Poetic devices in mango street


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Poetic devices in mango street

  1. 1. Figurative Language Found in Mango Street Table of Contents #10
  2. 2. Definition of Figurative Language <ul><li>Figurative language is a name given to a class of literary conventions that are not meant to be interpreted literally; they are to be interpreted imaginatively. </li></ul><ul><li>It is used to create vivid pictures in the reader’s mind in order to make writing emotionally intense. </li></ul><ul><li>It is used to state ideas in new and unusual ways to satisfy the reader’s imagination. </li></ul>
  3. 3. Types of Figurative Language <ul><li>Simile </li></ul><ul><li>Metaphor </li></ul><ul><li>Alliteration </li></ul><ul><li>Onomatopoeia </li></ul><ul><li>Imagery </li></ul><ul><li>Hyperbole </li></ul><ul><li>Personification </li></ul>
  4. 4. Simile <ul><li>A comparison between two dissimilar things or ideas using the words “like” or “as”. </li></ul><ul><li>Examples: </li></ul><ul><li>Her hands felt like ice. </li></ul><ul><li>Our coach is as tough as nails. </li></ul><ul><li> </li></ul>
  5. 5. Practice Simile <ul><ul><li>Complete the following phrases using similes: </li></ul></ul><ul><ul><li>1. When I am tired, I am… </li></ul></ul><ul><ul><li>2. When I am annoyed, I am like… </li></ul></ul><ul><ul><li>3. When I am…, I am like… </li></ul></ul>
  6. 6. Metaphor <ul><li>A comparison between two dissimilar things or ideas without the use of “like” or “as”. </li></ul><ul><li>Examples: </li></ul><ul><ul><li>The pillow was a cloud when I put my head upon it after a long day. </li></ul></ul><ul><ul><li>The book was a passport to adventure. </li></ul></ul>
  7. 7. Practice Metaphor <ul><li>Last names ending in A-M: </li></ul><ul><ul><li>Write a metaphor for the condition of your bedroom. </li></ul></ul><ul><li>Last names ending in N-Z: </li></ul><ul><ul><li>Write a metaphor for a great friend. </li></ul></ul>
  8. 8. Alliteration <ul><li>The repetition of the same sounds or of the same kinds of sounds at the beginning of words or in stressed syllables. </li></ul><ul><li>Includes tongue twisters </li></ul><ul><li>Example: D on't d elay d awns d isarming d isplay . </li></ul>
  9. 9. Practice Alliteration <ul><li>Practice writing a line of alliteration by using the following letters: </li></ul><ul><li>Section One: “C” </li></ul><ul><li>Section Two: “L” </li></ul><ul><li>Section Three: “J” </li></ul>
  10. 10. Additional Practice with Alliteration <ul><li>Practice saying the following lines of alliteration aloud: </li></ul><ul><li>I wish to wash my Irish wristwatch. </li></ul><ul><li>Friendly Frank flips fine flapjacks. </li></ul><ul><li>We surely shall see the sun shine soon. </li></ul><ul><li>Which witch wished which wicked wish? </li></ul>
  11. 11. Onomatopoeia <ul><li>The formation or use of words that imitate the sounds associated with the objects or actions they refer to. </li></ul><ul><li>Examples: </li></ul><ul><li>The steaks were sizzling on the grill. </li></ul><ul><li>A snake slithered through the grass. </li></ul>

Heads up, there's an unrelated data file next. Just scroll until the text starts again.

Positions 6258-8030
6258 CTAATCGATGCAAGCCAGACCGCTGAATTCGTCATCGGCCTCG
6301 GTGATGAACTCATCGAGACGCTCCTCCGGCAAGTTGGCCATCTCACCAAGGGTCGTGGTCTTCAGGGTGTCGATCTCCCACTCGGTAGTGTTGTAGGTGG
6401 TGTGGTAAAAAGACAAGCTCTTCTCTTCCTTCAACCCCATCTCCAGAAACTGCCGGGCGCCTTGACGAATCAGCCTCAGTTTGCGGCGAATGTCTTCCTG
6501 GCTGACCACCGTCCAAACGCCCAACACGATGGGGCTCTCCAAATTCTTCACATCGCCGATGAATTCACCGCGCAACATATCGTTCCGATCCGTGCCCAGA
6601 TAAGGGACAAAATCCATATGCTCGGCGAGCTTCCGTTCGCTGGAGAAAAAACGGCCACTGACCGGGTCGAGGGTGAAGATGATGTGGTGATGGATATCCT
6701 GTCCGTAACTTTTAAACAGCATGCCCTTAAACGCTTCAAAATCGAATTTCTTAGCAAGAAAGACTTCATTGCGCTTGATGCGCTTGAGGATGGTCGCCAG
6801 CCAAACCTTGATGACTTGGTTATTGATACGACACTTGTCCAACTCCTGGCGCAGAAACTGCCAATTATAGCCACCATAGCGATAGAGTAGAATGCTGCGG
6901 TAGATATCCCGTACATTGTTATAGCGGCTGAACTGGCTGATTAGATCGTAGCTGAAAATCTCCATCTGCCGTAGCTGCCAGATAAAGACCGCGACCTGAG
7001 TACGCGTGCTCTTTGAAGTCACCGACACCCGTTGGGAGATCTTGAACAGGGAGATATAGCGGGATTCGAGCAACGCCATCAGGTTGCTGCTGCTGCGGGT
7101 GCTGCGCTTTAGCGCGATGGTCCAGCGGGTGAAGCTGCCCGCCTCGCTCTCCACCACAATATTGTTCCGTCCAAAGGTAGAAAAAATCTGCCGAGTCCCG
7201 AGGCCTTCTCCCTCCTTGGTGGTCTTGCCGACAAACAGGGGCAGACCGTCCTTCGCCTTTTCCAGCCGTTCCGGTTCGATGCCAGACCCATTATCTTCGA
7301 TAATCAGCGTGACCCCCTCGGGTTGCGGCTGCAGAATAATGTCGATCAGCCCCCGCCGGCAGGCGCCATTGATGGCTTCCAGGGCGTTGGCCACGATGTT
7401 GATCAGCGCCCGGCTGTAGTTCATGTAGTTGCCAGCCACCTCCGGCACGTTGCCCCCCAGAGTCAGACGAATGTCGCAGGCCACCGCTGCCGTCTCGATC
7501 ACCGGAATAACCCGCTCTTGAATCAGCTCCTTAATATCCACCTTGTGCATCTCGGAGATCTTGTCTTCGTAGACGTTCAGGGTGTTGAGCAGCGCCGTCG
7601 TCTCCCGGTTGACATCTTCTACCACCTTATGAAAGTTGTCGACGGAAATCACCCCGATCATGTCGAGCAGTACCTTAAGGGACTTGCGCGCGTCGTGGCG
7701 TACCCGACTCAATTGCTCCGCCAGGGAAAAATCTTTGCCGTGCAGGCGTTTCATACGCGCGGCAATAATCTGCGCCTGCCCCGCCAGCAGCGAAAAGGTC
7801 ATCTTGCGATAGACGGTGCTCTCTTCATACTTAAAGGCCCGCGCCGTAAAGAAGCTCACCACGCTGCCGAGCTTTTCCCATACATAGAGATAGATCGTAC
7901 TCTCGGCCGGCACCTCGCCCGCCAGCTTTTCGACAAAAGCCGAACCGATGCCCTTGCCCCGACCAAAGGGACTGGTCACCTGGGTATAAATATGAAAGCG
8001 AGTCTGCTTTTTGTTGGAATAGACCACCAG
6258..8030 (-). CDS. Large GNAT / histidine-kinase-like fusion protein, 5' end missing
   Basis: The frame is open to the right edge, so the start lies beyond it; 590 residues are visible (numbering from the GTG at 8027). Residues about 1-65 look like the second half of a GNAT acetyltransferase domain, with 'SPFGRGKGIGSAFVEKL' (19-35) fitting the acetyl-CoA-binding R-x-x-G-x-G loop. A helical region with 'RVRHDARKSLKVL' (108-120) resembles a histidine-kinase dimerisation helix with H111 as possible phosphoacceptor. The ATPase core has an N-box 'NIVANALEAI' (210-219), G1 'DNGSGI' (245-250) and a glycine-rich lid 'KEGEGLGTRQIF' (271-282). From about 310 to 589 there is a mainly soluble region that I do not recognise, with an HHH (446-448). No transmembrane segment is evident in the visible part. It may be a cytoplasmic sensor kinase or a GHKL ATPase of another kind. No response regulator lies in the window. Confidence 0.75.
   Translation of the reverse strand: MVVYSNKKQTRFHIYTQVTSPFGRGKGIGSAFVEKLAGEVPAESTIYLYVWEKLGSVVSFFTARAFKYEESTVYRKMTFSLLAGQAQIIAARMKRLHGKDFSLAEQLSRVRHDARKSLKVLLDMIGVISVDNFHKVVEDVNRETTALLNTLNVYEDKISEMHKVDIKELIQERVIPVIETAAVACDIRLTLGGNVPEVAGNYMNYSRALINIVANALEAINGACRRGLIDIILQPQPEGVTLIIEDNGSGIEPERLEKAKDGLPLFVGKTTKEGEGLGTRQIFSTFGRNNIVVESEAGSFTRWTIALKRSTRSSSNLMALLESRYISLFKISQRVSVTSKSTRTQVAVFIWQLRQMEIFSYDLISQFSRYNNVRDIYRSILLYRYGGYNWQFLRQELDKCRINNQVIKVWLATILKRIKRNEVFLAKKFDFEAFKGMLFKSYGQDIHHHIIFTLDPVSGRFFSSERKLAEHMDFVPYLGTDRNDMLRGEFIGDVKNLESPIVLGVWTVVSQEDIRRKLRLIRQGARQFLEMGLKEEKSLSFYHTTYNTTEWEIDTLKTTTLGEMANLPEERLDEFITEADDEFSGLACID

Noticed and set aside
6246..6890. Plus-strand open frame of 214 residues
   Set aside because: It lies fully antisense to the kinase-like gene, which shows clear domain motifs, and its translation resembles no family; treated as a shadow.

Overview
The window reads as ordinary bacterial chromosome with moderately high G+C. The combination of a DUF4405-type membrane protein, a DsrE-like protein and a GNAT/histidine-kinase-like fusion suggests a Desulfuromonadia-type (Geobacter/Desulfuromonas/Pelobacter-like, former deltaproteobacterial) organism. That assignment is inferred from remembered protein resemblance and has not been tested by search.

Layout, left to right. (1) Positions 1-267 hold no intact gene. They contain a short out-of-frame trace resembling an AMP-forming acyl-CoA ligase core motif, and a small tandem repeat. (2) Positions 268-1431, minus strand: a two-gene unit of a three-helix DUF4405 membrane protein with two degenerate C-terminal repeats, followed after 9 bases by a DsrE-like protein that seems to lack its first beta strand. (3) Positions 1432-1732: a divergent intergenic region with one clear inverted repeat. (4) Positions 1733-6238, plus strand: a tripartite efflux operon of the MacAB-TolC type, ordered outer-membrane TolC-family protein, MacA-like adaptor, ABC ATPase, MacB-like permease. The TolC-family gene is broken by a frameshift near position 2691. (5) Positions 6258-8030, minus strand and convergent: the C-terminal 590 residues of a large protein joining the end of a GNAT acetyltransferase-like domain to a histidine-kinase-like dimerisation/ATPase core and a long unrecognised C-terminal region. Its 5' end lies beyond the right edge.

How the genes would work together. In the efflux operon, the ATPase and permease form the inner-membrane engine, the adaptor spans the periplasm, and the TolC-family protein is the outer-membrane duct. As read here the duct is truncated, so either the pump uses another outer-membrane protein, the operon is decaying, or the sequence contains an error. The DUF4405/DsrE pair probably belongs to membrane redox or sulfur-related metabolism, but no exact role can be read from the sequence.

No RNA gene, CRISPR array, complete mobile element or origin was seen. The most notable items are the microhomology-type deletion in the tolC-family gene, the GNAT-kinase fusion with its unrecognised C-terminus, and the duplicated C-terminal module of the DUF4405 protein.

12. 12. Practice Onomatopoeia <ul><li>A poem titled “When Carly Eats Spaghetti” is on the following slide. As you read it, write down words that are examples of onomatopoeia. </li></ul>
  13. 13. “ When Carly Eats Spaghetti” <ul><li>When Carly eats spaghetti, </li></ul><ul><li>She chomps and gobbles and slurps, </li></ul><ul><li>The spaghetti disappears with a whoosh </li></ul><ul><li>Sauce slapping and smacking </li></ul><ul><li>Round her chops. </li></ul><ul><li>She scrapes the toast round the plate </li></ul><ul><li>Crunching, grinding every mouthful. </li></ul><ul><li>She burps, gurgles and leaves the table! </li></ul>
  14. 14. Imagery <ul><li>The use of vivid words or descriptions to represent objects, actions, or ideas </li></ul><ul><li>Typically relies on sensory language to create mental images </li></ul><ul><li>Example: </li></ul><ul><li>The smoldering embers of the fire gave </li></ul><ul><li>off the scent of Fall’s approach. </li></ul>
  15. 15. Practice Imagery <ul><li>You have one minute to view the picture on the following slide. Then, use imagery to re-create the scene in your own free-verse poem. </li></ul>
  16. 16. A Rock Concert
  17. 17. Hyperbole <ul><li>A great exaggeration used to emphasize a point, and is used for expressive or comic effect. </li></ul><ul><li>Examples: </li></ul><ul><li>He was so mad at me, I thought he was going to kill me! </li></ul><ul><li>That skyscraper is so tall that it touches </li></ul><ul><li>the clouds. </li></ul>
  18. 18. Practice Hyperbole <ul><li>Write down a hyperbole to describe a celebrity. </li></ul>
  19. 19. Personification <ul><li>Giving an inanimate (or nonhuman) object the qualities of a human being </li></ul><ul><li>Examples: </li></ul><ul><li>The feather tickled my face. </li></ul><ul><li>The wind whistled through the trees. </li></ul>
  20. 20. Practice Personification <ul><li>Personify the following sentences. Change the words in parentheses to words that would describe a human's actions: </li></ul><ul><li>1.My bedroom door (opened). 2.The leaf (fell) from the tree. 3.The CD player (made a noise). 4.The piano keys (moved up and </li></ul><ul><li>down). </li></ul>